12 Electrical Safety Tips to Protect You From Accidents
In the United States, on an average 400 people die from electrocution and 4,400 are injured each year. In India, we so far have no reliable and comprehensive record on this issue. Most of these deaths and injuries can be prevented. May was the National Electric Safety Month for the US and Public Service Electric and Gas Company (PSE&G), New Jersey's largest utility, took the opportunity to remind customers of a dozen ways to avoid electrical safety hazards. Their tips are useful globally.
• Never handle electric appliances with wet hands: Electricity and water don't mix. Do not handle electric appliances with wet or damp hands, and never use electric appliances in wet or damp conditions unless the appliances are specifically rated for this use.
• Secure electric sockets around toddlers and babies: Toddlers can easily insert objects into electric outlets that are not covered properly. All outlets within reach should be protected with plastic closures that fit snugly and cannot be removed easily.
• Eliminate defective or worn electric wires: Inspect all appliances and extension cords regularly to ensure that they are in good condition. Cords should not be loose or frayed and should have a grounding prong intact if so equipped.
• Never pour water on an electric fire: Water acts as a conductor and can cause shock. You must use a fire extinguisher that is rated as Class C for use on electric fires.
• Leave wiring to the professionals: Proper electric wiring for any building is critical and must meet codes and standards of safety. Employ the services of a licensed professional who can do the job safely and correctly.
• Watch for overheating bulbs and lights: Lights and bulbs can be sources of heat and must be kept away from flammable materials, including upholstery, drapes, lampshades, bedding and cribs. Never exceed the maximum wattage specified for the device. Consider replacing bulbs with a lower wattage bulb.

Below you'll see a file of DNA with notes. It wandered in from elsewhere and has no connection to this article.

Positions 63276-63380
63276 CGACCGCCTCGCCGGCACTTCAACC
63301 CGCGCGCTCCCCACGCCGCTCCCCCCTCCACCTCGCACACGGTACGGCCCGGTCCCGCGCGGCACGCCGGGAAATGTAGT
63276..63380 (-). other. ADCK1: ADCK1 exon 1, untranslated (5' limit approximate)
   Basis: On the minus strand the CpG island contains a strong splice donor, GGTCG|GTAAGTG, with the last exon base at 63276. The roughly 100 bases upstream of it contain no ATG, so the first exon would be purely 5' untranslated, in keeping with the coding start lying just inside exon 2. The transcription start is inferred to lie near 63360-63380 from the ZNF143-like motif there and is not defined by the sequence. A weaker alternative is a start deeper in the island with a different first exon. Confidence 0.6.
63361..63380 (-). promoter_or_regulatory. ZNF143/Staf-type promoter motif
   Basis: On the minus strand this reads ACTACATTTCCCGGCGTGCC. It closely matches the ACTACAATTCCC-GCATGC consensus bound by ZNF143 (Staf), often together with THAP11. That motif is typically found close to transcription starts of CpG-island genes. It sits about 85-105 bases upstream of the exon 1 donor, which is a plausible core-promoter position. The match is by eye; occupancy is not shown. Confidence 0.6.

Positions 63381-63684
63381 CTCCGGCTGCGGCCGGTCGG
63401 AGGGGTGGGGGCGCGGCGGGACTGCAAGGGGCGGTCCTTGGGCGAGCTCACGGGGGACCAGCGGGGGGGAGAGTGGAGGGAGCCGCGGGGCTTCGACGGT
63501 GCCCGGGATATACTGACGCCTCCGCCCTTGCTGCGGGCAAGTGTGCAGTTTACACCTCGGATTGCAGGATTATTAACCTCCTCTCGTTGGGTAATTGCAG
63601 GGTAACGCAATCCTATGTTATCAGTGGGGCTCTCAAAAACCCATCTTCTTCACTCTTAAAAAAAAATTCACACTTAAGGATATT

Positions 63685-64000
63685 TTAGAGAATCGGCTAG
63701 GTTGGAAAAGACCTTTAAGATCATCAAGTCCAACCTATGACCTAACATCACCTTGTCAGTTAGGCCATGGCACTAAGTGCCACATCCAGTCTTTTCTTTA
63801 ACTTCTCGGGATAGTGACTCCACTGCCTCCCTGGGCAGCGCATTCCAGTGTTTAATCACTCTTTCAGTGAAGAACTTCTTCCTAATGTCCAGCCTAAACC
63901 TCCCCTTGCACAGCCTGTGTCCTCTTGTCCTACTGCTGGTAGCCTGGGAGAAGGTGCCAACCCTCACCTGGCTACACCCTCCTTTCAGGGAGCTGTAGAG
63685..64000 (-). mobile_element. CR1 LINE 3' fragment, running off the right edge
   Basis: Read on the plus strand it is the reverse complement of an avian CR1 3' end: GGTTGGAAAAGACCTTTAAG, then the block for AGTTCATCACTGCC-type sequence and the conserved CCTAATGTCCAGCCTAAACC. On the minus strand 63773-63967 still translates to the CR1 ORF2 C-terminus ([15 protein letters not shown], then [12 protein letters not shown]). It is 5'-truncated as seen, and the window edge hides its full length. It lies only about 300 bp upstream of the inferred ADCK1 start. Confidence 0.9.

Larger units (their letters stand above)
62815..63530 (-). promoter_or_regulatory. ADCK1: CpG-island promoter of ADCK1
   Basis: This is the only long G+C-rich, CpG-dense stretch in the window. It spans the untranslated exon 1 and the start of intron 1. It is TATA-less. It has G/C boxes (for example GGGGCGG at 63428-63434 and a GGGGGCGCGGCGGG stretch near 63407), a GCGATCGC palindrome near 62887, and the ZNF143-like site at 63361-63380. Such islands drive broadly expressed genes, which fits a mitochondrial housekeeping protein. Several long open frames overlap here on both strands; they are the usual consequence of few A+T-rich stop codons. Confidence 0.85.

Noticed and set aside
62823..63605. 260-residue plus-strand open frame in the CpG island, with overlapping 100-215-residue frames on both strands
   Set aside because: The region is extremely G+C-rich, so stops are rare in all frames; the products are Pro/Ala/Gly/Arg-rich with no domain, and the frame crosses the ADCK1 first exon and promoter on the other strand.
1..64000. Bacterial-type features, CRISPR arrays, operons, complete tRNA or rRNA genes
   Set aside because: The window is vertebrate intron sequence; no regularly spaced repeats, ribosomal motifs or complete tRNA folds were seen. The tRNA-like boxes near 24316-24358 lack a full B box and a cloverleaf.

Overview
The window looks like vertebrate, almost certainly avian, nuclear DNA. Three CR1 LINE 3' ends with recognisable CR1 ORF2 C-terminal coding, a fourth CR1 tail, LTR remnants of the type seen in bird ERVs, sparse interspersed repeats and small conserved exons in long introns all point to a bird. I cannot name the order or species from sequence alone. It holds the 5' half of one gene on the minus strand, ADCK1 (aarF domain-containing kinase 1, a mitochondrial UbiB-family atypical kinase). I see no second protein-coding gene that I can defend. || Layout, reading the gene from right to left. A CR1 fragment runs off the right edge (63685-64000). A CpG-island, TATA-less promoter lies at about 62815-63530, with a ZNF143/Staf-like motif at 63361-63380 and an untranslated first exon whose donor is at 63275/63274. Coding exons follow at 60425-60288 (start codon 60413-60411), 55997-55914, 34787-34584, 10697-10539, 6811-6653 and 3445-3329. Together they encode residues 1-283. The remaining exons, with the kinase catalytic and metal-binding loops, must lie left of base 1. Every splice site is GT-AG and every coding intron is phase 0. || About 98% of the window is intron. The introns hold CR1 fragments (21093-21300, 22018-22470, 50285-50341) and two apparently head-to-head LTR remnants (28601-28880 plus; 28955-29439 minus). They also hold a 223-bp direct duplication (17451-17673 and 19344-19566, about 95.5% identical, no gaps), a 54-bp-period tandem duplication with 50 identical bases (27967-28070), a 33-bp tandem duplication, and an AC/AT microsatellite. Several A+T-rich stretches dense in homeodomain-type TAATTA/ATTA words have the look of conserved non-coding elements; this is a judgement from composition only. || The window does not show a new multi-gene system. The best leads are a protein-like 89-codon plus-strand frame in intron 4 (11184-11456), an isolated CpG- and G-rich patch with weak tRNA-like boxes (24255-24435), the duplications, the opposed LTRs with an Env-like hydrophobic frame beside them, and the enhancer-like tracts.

• Never work on electric equipment with the power on: When doing work on electric equipment, ensure that all sources of electricity to the appliance are turned off. When working on or near outlets, overhead lights, or cutting into drywall, be sure to shut off the correct breaker. A simple voltage tester can be purchased for home use at a local electrical supply store. Making contact with household currents can result in death or severe burns.
• Don't misuse extension cords: Never use extension cords as a permanent substitute for additional outlets. Also, never overload extension cords. Discard them if they have worn out wires or loose connections.
• Check for covered cords and wires: Electric wires and cords radiate heat. Never cover wires with rugs or furniture. They could overheat and start a fire.
• Protect electric outlets close to sources of water: Electric outlets in bathrooms, kitchens, laundry rooms and garages should be Ground Fault Circuit Interrupting (GFCI) outlets to reduce the chance of electric shock. GFCI outlets are required around pools and spas. Arc Fault Circuit Interrupters (AFCI), especially in homes with aging wiring systems, can also be added to enhance protection from fires.
• Keep ladders at least 10 feet from power lines: When working outside of your home, always make sure that, if the ladder fell, it would not contact any power lines or other electrical equipment.
• Never touch a downed power line or go near one: Always assume the power line is live.